Have you ever wondered what it would be like to read The Story of a Soul  by Saint Thérése or True Devotion to Mary  by St. Louis de Montfort in their original French? Doing that with new copies was formerly a distant dream or an expensive reality, since there were next to no Catholic books published in French in the United States. However, the day is drawing closer when we can easily and economéically obtain numerous Catholic classics in the French language.
Catholic Book Publishing Corporation (CBPC) has already started printing prayer books and children’s books in French. One of my favorites from their current crop is Le Rosaire , a small booklet with all four sets of the mysteries of the rosary, colorfully and skillfully illustrated, and accompanied by a specific virtue for each mystery.
Le Rosaire is a great aid for reflecting on the mysteries of the life of Christ and receiving the graces necessary to live up to the exalted Christian calling. This is true for readers of any age, but I think it may be most true for younger readers because of the images the booklet contains.
Young readers having access to Bible stories in French is made possible through La Bible en Images . It contains summaries of Old and New Testament stories, along with, as you can tell from the title, illustrations of these stories. Even someone who has no prior exposure to French can determine what many of the stories are about, based on knowledge of the Bible and English words that are similar in French. For example, Le Pharisien et Le Publicain is decipherable as the story of the Pharisee and the publican. And La Resurrection? If you can’t figure that one, you’re really in trouble.
Anyhow, there should be no trouble in getting French teachers at Catholic schools across the country to go to CBPC’s site and check out what they have. Using French Catholic books not only helps students learn a foreign language, but also the Catholic faith. I even recommend that French teachers at public schools go to CBPC’s site, since some of their offerings directly relate to French and French-Canadian/American history and culture.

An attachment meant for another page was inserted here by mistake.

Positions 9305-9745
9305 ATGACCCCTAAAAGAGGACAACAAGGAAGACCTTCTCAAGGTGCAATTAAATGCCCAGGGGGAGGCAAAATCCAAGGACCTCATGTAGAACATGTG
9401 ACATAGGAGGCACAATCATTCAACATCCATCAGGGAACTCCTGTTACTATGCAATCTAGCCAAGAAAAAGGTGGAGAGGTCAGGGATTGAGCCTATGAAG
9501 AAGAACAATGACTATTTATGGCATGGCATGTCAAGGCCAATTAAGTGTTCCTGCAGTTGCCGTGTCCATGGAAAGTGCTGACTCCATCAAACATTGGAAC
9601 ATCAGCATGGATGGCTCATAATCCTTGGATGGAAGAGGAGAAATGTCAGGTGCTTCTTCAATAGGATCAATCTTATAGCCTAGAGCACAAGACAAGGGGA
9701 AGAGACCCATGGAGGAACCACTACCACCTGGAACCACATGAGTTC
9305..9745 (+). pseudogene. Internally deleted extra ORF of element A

For example, Notre Dame de Lourdes  presents, in easy-to-read format, the story of the Blessed Virgin appearing to Saint Bernadette in the 1800s, an important part of the life of France not only from a spiritual and historical perspective, but also from a present-day sociological, health, and economic one. Lourdes is a frequently visited, internationally-known destination, so shouldn’t public school children learning French know the reasons behind its appeal?
I did wonder about possible reasons for the use of certain subject-verb constructions in some of CBPC’s French books. For examples, the prayers found in Livre des Saints and the smaller paperback Le Livre des Saints  (volumes 1 and 2) use the informal tu to address God. While it is easy to mentally change the wording to the formal vous, I hope future French books will all have God addressed in the vous form. If vous is used to address our elders, what reason would anyone have for using tu when speaking to God, who is infinitely superior to us?
In any event, may we all speak to God in the most reverent terms—in whatever language we’re using—for His glory and for our salvation. This is becoming much easier due to Catholic Book Publishing Corporation, and I hope other publishers will catch on. TAN Books/St. Benedict Press has an English translation of an outstanding book that was first done in French, called Thoughts of Saint Thérèse . Why not publish the original French version? Following this could be the French originals for The Story of a Soul (L’Histoire d’une Âme) and True Devotion to Mary (Traité de La Vraie Dévotion à La Sainte Vierge). Pretty soon, we could have an entire library of Catholic classics in French.
Ainsi-soit-il, pour la gloire de Dieu et le salut des âmes!